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A fudge counter in Nottingham, England (Photograph by Terry Mathews, Alamy)

The Curious Case of Fudge

People like to debate the differences between “travelers” and “tourists”—and whether such distinctions exist or even matter. I listen to them sometimes, nodding at the points being made. And then I change the subject to fudge.

Because, at least in America, wherever you roam, you can only go to one of two kinds of destinations: those with fudge, and those without. That’s significant, because nothing else—not even DIY T-shirt shops—is a surer indicator that you’ve arrived at a commercialized strip bent on selling you stuff you didn’t think you needed or wanted. You know, a “tourist trap.”

Fudge is always there (and nowhere else) because people on holiday buy and eat fudge and locals do not.

And so it goes.

Ever wonder why?

“Fudge is an impulse thing,” claims Sally Lowe of the Fudge House, a mainstay of San Francisco’s high-traffic Pier 39 since 1991. “No one wakes up in the morning and goes, ‘Hmm, I need fudge today.’”

Lowe should know. She and her husband, Tom, have been making and selling fudge for the past 43 years, beginning in Idaho. The couple is in the process of retiring (“I know I’m going to be sad down the road,” she says), but Sally took the time to share the secret to fudge-hawking success: zeroing in on a place that attracts pedestrians who have free time and money to spare. In other words, people on vacation.

“The smell of it [fudge] just hooks them in, like a drug,” Sally says.

And it’s been that way for more than a century.

The modern-day fudge aficionado’s itinerary around the U.S. comes off like a who’s-who of emerging tourist destinations of the Victorian Era: Niagara Falls, Gettysburg, Jackson Hole, and Michigan’s Mackinac Island. I guess you could say that once you’ve gone fudge, you don’t go back.

A century ago, visitors to such places couldn’t escape the “unmistakable fragrance of fudge”—as Lee Edwards Benning describes it in his 1990 book Oh, Fudge!—or resist watching the confection being made.

From sidewalks outside candy shops, tourists would peer through plate-glass windows in awe as mustachioed fudgeteers confidently combined vats of sugar, butter, and milk, then guided the mixture into oversized machines that noisily churned out delicious slabs of sticky goodness.

This was on purpose.

A 1901 pamphlet—cheerfully titled “The Candy Maker: A Practical Guide to the Manufacture of Various Kinds of Plain and Fancy Candy”—casually observed that “people will stop to see almost anything done… especially if the performance requires some particular knowledge.”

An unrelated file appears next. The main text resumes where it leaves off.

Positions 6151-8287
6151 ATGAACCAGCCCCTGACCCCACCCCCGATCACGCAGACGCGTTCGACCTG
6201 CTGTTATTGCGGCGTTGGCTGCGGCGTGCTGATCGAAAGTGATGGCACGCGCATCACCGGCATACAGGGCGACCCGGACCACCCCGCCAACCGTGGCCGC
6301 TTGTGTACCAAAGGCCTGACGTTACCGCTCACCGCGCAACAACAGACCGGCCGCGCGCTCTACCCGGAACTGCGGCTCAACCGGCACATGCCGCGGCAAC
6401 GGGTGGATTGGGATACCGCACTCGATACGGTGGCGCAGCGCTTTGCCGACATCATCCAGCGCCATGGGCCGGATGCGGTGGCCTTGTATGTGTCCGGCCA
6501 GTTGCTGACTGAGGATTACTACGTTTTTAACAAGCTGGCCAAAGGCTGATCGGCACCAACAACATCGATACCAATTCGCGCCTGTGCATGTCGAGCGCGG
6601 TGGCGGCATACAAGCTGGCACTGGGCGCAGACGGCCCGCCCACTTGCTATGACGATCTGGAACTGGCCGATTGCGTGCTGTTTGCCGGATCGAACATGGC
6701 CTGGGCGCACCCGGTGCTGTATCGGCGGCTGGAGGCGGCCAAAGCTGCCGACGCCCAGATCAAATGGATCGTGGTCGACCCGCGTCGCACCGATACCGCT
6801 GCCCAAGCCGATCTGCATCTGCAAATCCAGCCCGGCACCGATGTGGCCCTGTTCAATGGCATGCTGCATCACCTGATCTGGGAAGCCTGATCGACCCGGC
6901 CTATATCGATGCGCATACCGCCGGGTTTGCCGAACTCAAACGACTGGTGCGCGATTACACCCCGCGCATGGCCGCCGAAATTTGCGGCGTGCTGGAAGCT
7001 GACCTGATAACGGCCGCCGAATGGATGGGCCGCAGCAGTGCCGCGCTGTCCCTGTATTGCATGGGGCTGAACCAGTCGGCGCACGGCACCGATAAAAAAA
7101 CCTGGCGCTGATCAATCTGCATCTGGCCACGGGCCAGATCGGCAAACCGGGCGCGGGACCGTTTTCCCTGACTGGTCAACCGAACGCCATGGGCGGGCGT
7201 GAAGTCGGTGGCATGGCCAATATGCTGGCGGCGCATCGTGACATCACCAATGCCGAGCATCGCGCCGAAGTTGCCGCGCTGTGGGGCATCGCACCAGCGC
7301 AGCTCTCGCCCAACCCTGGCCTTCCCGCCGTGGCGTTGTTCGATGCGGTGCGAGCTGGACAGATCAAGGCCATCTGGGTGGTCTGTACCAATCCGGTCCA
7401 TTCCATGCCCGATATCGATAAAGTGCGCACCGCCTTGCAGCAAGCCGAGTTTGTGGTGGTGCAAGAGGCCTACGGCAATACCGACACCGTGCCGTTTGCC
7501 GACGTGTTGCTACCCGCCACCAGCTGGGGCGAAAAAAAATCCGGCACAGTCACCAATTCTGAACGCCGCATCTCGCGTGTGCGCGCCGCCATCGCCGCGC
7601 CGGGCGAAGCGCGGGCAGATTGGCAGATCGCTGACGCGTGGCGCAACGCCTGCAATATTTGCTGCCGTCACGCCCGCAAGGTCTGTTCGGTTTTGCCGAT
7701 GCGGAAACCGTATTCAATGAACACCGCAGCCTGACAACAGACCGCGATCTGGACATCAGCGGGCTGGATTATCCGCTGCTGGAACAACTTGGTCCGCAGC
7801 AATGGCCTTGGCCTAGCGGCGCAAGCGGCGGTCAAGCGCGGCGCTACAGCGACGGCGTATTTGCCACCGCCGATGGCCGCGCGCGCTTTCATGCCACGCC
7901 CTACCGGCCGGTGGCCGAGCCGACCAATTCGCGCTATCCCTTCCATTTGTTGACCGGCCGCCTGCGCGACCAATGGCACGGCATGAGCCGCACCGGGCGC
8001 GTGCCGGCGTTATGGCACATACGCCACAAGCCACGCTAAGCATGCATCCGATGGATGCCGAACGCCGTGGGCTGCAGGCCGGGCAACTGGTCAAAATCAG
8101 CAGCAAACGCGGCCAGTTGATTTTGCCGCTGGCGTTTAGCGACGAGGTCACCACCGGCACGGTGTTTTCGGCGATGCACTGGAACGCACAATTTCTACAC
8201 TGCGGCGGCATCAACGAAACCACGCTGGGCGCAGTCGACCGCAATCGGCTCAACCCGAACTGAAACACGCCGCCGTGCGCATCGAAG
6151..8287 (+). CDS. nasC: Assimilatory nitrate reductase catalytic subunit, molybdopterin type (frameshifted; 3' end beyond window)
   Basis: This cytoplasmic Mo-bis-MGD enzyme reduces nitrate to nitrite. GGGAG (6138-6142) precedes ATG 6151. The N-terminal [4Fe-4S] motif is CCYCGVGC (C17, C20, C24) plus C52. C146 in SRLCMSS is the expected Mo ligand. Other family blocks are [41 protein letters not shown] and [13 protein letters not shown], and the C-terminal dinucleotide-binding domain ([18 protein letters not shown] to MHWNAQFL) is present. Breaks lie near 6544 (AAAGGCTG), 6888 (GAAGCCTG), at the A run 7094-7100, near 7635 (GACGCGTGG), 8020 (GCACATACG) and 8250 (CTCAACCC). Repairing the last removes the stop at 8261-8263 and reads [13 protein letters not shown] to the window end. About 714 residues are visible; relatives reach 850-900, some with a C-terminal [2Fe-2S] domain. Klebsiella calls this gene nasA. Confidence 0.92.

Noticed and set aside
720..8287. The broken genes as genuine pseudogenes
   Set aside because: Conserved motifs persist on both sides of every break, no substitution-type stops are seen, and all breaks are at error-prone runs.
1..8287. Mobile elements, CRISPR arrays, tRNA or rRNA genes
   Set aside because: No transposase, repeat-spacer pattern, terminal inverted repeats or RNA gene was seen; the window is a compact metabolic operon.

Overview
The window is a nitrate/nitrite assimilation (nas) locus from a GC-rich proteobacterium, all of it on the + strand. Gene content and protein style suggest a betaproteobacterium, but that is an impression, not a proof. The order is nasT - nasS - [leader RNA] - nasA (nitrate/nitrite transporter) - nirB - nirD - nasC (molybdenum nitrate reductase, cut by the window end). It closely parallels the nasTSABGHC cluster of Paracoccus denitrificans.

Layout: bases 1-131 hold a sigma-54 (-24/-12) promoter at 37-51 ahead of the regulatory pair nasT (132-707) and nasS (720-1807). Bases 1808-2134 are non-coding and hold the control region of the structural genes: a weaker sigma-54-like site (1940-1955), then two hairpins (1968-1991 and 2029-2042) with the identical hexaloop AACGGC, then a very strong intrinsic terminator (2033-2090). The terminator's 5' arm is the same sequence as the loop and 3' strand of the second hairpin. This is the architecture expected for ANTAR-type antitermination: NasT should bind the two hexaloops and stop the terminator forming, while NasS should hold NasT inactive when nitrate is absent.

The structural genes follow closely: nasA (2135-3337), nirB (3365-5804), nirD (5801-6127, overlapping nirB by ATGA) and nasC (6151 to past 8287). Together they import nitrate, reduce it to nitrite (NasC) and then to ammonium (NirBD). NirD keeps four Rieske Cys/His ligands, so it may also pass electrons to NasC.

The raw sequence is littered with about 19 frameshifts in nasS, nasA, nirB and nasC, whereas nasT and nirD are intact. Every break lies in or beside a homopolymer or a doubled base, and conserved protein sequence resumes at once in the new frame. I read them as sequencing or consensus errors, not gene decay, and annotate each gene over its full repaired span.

That last bit is funny because, in truth, fudge is the result of an accident. No one agrees on who made it first, or why. Yet everyone can agree that it was indeed a mistake.

Benning, the author of Oh, Fudge!, claims to have tried “hundreds of experiments” to determine the exact scenario that produced the glorious goop. He concluded that it was most likely the result of some candymaker “taking the ingredients for caramel and handling them as if making a fondant… maybe even deliberately, who knows?”

No matter its origins, fudge in its earliest days was commonly associated with Vassar College in Poughkeepsie, New York. The earliest known reference to a recipe for the candy appears in an 1888 letter written by a freshman named Emelyn Battersby Hartridge. From that point on, the all-female student body carried on quite the tradition, swapping fudge recipes, singing songs about it, and making it in bulk to raise money for the school.

Though fudge is universally accepted as a wholly American accident, its name comes from across the pond.

“Fudge” has been synonymous with “nonsense” or “put together clumsily or dishonestly” in Britain for more than 200 years. In 1818, the Irish-by-birth poet Thomas Moore parodied English tourists making faux pas after faux pas while on holiday in France and called it “The Fudge Family in Paris.” (One member of the clan, in Moore’s hands, helplessly coos, “Who can help loving the land that has taught us 685 ways to dress eggs?”)

Fittingly, fudge has found its way overseas. True-blue American-style fudge is now big (ish) in the United Kingdom. And they’re using the same recipe for success that Lowe prescribed.

“We can’t be in a shopping center,” claims Patch Hyde of the Fudge Kitchen, a national chain (with American roots) that sets up near popular attractions. “We have to have tourists walking slowly by—smiling, having a good day—just to survive.”

One reason the company has been successful, Hyde told me by phone from one location amidst a strip of “wonky” buildings facing Windsor Castle, is that “fudge in the U.K. is rubbish.”

It’s mostly gritty, flaky, dry “tablets”—nothing like American fudge, which is what Fudge Kitchen makes, using a traditional recipe à la Mackinac Island (a true fudge lover’s dream destination with well over a dozen fudgeries, some of which have been carrying on their trade since the 19th century, and a festival devoted to the stuff each August).

Hyde, who fell into the business only after failing at acting (a “lack of options, really”), believes fudge offers a higher purpose, too.

“It’s so obviously bad for you that it’s wonderfully indulgent to have a hand-worked lump of sugar,” he says. “It’s like living outrageously for a short amount of time. It feels euphoric.”

And why resist euphoria for the price of a small hand-worked lump of sugar?

Celebrated travel writer and former Lonely Planet guidebook author Robert Reid is a featured digital reporter for Nat Geo Travel. Follow him on Twitter and Instagram